Over 85 percent of Americans aren’t eating enough vegetables, according to a recent report published by the Centers for Disease Control (CDC). There are many factors that lead to our country’s lack of veggie consumption, but maybe one major reason is the simple fact that people don’t know how to find the right produce for them.
There is an age old debate when it comes to vegetables and that is: fresh or frozen? Which is the right way to go? In the interest making your life easier, I’m pretending that canned vegetables aren’t an option. Today it’s all about fresh vs. frozen.
Both fresh and frozen vegetables can pros and cons, but I’m going to give you the tools and info you need to make the most beneficial decision for yourself. Everyone’s situation is different, so to say one option is absolutely superior to the other is completely unfair.
The one common denominator is that, as a whole, Americans need to be eating more vegetables and this will give you the tools to do so.
There are definitely plenty of pros when it comes to choosing fresh vegetables over frozen. For starters, I think we can all agree that an in-season, locally-grown, organic vegetable is the undisputed champion of this argument. Unfortunately, most people don’t have access to that. If you do, consider yourself lucky.
Another thing that fresh veggies have going in their favor is the enhanced flavor and flexibility of cooking methods. I believe that a fresh vegetable is going to be a little bit tastier than anything that’s been frozen, as well as more versatile in how you can prepare that vegetable.
Winning the taste test is great, but fresh vegetables do have a downside, believe it or not. One major disadvantage is that fresh produce is always more expensive than frozen. This is especially true if you’re buying Organic vegetables. If you can afford to do this consistently, that’s a huge plus, but many folks do not have that luxury so prices are very crucial.
The major knock on fresh vegetables is that they may not even be superior nutritionally when compared to their frozen counterpart. Many of the vegetables available at the grocery store are picked prior to peak ripeness, sprayed with pest-controlling chemicals and then shipped across the country on a truck to your local supermarket. By the time we get our hands on these veggies, it may have been up to 7 days after they were picked – which means the nutritional density has dropped by as much as 75 percent.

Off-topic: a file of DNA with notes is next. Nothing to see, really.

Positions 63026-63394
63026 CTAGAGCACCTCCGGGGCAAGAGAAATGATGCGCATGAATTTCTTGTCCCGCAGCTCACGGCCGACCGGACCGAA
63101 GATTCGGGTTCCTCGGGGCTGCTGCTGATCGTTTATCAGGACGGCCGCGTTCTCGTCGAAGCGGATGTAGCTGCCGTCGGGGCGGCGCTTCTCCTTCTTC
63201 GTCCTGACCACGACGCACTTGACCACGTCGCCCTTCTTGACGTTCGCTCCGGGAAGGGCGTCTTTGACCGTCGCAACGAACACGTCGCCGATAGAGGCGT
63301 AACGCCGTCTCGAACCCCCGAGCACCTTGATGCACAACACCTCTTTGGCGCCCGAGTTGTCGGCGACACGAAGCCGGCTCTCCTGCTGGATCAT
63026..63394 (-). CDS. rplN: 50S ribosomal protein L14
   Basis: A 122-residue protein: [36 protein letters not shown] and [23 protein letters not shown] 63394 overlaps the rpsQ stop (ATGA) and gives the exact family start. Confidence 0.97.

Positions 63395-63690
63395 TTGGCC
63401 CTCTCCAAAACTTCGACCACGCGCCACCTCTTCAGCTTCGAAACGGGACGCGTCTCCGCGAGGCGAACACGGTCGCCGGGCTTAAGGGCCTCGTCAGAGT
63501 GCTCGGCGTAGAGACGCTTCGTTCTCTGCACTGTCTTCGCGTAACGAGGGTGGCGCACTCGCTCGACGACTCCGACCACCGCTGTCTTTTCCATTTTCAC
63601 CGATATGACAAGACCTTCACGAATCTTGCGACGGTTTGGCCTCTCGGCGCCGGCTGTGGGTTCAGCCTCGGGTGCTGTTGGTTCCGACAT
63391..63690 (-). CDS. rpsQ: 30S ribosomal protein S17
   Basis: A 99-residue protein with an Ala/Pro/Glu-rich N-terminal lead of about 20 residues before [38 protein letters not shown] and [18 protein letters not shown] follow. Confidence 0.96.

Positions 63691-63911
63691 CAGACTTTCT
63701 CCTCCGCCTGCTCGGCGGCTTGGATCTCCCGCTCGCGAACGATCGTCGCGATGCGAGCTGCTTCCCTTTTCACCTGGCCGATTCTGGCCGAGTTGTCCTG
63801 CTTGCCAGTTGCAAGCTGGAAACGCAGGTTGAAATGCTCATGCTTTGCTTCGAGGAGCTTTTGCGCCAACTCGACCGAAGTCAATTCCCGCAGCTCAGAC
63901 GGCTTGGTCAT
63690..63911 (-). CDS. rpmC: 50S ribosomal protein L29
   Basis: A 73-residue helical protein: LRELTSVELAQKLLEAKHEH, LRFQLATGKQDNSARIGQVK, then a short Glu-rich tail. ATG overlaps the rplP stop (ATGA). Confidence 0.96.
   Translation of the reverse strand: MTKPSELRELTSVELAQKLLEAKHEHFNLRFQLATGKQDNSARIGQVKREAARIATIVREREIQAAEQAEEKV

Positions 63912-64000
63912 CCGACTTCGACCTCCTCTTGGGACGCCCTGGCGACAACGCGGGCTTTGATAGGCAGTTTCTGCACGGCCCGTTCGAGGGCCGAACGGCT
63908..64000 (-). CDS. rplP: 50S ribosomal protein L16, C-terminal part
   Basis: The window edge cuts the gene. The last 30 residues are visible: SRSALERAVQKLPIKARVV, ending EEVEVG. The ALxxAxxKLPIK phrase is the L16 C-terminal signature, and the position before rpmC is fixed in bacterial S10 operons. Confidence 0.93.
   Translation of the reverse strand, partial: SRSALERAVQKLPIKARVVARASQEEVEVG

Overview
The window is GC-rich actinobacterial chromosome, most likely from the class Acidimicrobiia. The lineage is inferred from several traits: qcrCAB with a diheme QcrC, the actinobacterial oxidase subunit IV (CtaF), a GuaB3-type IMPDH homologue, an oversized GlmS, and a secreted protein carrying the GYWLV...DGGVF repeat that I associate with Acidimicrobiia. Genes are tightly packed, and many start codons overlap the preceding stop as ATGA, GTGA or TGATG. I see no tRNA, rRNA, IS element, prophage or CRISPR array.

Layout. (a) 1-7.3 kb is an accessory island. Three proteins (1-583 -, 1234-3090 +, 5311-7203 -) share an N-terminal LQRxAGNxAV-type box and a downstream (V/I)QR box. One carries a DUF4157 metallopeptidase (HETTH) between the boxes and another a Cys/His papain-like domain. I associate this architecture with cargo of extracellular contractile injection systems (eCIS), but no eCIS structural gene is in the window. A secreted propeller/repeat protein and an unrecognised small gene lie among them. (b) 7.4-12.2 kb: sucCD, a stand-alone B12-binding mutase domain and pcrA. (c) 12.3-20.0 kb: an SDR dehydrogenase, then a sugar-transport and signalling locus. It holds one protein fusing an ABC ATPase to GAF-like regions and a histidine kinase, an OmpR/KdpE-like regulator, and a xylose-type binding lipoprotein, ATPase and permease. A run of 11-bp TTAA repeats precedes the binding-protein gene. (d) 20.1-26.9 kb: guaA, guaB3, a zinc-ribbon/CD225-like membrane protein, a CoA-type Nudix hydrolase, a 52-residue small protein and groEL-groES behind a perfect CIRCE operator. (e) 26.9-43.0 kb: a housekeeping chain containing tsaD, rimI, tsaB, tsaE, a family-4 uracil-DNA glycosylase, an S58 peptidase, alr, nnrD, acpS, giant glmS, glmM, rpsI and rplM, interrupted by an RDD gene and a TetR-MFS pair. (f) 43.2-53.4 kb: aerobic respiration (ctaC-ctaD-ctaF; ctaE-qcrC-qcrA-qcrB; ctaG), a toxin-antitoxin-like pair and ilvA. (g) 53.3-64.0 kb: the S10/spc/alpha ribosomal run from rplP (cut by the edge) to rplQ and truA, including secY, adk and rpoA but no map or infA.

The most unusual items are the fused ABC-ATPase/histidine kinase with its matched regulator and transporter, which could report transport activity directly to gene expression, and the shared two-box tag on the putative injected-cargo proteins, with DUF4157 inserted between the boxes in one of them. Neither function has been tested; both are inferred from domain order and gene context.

I’d say the pros and cons are about equal when it comes to analyzing fresh veggies. Now let’s look at frozen and see what the comparison is.
Similar to fresh produce, the frozen option has both positive and negative conclusions associated with it. The first major benefit of frozen vegetables is that they are picked at the perfect time. After they are harvested, they are blanched in hot water and flash frozen to retain maximal freshness. The frozen vegetable that you later eat will be as fresh as the day it was picked.
The downside of that process is that in the blanching process Vitamin B & C degradation is common because they are water soluble vitamins. Other than that, some studies suggest that frozen vegetables actually retain more nutrients and antioxidants than the fresh selection we see at the supermarket. This study even referred to the frozen foods in the experiment as, “clearly superior to all market produce.”
In addition to their greater nutritional profile, frozen vegetables are way more affordable than buying fresh. I’ve seen organic frozen produce for as little as 20-cents per serving. If your budget is tight, hitting up the freezer aisle may not be a bad idea.
As mentioned before, the flexibility of how you can prepare a fresh vegetable is definitely more extensive, but the convenience factor of eating pre-cut frozen veggies is another thing to consider. In terms of cooking time and accessibility, frozen veggies make a stronger case.